Noelle: Everything that is currently being funded has to be reimagined, and they have to justify what they’re doing. And we need social workers, not police officers. We need the community to have health care and jobs. We do not need incarceration and policing, and the courts are just there to put a rubber stamp on it. They, you know, we would have a lot less of that if we could address the social inequities and also the problems that have been stoked by defunding our schools, and defunding our health care, and not having enough jobs for people. That’s what we need. We need that behemoth of a police budget, the billion dollar police budget, to be completely defunded. And it needs to be reallocated in a way that’s going to actually support people in their lives. And, you know, there’s other things that the criminal justice system does. They commodify everything. They commodify everything. They commodify the mail, they commodify phones, they commodify people’s bodies, and they do that by, anybody who in Pennsylvania is convicted and sent to state prison, they lose their vote. But the rural county that they’re incarcerated in, gains their vote. And even after they’re released, it keeps their vote. So it’s transferring the votes, like they get more Congress people in rural counties because they have three big prisons. That kind of commodification, that stealing of people’s agency has to stop. And, yes, it may be our dream, but we get to dream. We get to dream about a future that doesn’t kill our children. And we get to dream about a future that’s equitable, where we don’t have to watch and witness police brutality on a routine basis. And the democracy that I want to live in doesn’t exist yet, but it will be better if we fix these things ever, not so much fix them, but reimagine them, become them. And we have to have the vision. Thank God for Ruthie Gilmore and Angela Davis, and the law for Black Lives Matter. So as a lawyer, lawyers need to show up, and the only reason I became a lawyer was because we didn’t have people showing up in court for the people I was representing, a juvenile lifer, doing a mitigation packet to get him home was arrested when he was 16. And also, for people who had Hep C in prison. People were dying with Hep C, which is a curable disease, because they didn’t have someone advocating for them. So that’s why I went to law school. I also went to law school, because at Prison Radio, we privilege people’s voices inside. And it wasn’t enough to just be a journalist to broadcast their voices. I also had to bring our correspondents home to do everything I could to get their release, not just work with them as a colleague.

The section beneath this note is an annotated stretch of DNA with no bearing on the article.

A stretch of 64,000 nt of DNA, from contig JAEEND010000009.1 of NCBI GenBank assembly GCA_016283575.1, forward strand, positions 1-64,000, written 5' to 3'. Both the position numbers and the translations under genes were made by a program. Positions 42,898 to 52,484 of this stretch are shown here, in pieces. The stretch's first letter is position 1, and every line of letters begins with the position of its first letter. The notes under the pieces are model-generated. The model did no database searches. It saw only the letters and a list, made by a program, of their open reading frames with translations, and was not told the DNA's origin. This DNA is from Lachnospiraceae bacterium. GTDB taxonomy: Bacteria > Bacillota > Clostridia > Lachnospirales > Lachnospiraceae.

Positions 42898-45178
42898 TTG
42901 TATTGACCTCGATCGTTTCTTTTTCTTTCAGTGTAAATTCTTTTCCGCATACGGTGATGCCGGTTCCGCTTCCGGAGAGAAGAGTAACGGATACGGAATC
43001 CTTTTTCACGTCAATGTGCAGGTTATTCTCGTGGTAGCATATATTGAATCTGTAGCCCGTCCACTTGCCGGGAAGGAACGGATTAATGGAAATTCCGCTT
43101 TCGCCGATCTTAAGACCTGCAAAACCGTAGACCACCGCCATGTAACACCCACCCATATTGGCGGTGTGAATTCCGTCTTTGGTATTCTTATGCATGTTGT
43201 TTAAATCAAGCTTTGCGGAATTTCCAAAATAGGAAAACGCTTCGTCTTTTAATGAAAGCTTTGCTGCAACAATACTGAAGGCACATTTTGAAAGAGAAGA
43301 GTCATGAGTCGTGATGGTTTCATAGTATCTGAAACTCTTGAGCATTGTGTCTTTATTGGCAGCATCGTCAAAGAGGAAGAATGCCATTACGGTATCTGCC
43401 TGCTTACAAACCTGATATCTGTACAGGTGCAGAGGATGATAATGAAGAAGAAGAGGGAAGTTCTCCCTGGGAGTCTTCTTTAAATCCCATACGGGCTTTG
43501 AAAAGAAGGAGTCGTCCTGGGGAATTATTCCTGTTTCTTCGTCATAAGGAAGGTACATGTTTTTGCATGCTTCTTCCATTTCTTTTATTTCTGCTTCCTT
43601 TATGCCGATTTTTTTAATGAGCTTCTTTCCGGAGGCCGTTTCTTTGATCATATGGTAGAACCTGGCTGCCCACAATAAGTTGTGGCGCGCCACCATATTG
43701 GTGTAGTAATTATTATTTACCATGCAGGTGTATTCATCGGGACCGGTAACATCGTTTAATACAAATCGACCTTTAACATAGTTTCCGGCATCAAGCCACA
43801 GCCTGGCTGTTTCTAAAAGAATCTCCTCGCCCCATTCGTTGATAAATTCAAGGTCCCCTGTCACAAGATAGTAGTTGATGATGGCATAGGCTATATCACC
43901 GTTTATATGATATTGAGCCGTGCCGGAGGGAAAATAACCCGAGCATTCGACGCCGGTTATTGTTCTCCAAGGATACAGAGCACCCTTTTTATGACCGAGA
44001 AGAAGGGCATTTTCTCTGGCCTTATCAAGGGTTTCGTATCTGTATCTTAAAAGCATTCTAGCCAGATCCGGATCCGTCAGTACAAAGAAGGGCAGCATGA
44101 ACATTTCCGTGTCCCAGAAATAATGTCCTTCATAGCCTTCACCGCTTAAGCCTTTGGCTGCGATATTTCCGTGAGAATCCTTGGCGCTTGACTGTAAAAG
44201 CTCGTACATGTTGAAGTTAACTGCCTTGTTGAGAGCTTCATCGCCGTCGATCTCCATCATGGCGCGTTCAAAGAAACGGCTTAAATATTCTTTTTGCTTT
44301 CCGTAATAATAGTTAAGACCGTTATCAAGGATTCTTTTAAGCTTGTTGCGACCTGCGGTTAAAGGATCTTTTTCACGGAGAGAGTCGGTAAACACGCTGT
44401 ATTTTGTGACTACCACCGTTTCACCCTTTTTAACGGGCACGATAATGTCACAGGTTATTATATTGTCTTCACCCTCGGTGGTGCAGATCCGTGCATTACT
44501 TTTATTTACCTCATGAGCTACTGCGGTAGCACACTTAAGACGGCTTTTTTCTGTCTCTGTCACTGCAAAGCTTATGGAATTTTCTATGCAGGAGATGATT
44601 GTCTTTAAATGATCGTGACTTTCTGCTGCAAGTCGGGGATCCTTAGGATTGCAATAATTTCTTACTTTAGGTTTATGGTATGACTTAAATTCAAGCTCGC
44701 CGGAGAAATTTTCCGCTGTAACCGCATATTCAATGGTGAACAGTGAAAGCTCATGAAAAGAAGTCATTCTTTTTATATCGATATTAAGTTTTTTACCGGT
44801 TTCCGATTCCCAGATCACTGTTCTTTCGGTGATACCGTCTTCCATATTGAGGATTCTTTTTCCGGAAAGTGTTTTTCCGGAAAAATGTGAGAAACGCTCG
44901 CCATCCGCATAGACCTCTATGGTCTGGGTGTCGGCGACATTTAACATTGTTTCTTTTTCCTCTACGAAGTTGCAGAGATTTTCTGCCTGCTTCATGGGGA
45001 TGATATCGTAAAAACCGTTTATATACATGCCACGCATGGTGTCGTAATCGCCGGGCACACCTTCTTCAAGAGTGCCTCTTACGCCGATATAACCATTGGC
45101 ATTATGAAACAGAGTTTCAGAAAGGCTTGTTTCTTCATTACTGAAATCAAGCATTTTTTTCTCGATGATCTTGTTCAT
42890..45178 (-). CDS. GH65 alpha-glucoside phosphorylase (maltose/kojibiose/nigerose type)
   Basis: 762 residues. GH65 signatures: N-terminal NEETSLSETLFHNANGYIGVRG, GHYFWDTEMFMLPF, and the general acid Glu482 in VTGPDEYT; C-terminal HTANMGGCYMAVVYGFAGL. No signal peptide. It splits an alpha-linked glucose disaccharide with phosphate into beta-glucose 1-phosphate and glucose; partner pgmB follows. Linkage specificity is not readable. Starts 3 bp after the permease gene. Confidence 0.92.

Sonali: So the earlier you were saying that the court system is one that really does not, or we were discussing how it really does not validate and foster justice. What could a reimagined legal system look like? Because it is important delivered when we live in a democracy to have legal accountability. I’m thinking of, you know, corporate criminals or war criminals. I’m thinking of corruption in the highest levels. It is important to have a court system in a functioning democracy, what could one what could a functioning democracy’s legal system that actually fosters justice look like?

Noelle: I think having radical and revolutionary DAs who prosecute police and who prosecute people for the crimes they commit against people, I think that’s super important. I think we need to elect our own judges. I think we need to know what happens.

Sonali: That happens in some places like in Los Angeles, local judges are elected.

Noelle: Mumia Abu-Jamal, many judges are elected and Pennsylvania, Mumia Abu Jamal said that things would have been different if we had started electing judges back in the day, because it doesn’t take much, but we need to do it. And they need to be people who we vet and trust and who are not going to participate in the assembly line, that it has become the criminal justice system. Do I believe that the, I think that system is like a cancer and it is very capable of adapting. And reform is always nice and sort of sounding word but it is not what we need. We need radical systemic change. And it has to happen, because reform is only going to tinker with it. And also, they won’t do the reforms in a way that is going to challenge the system.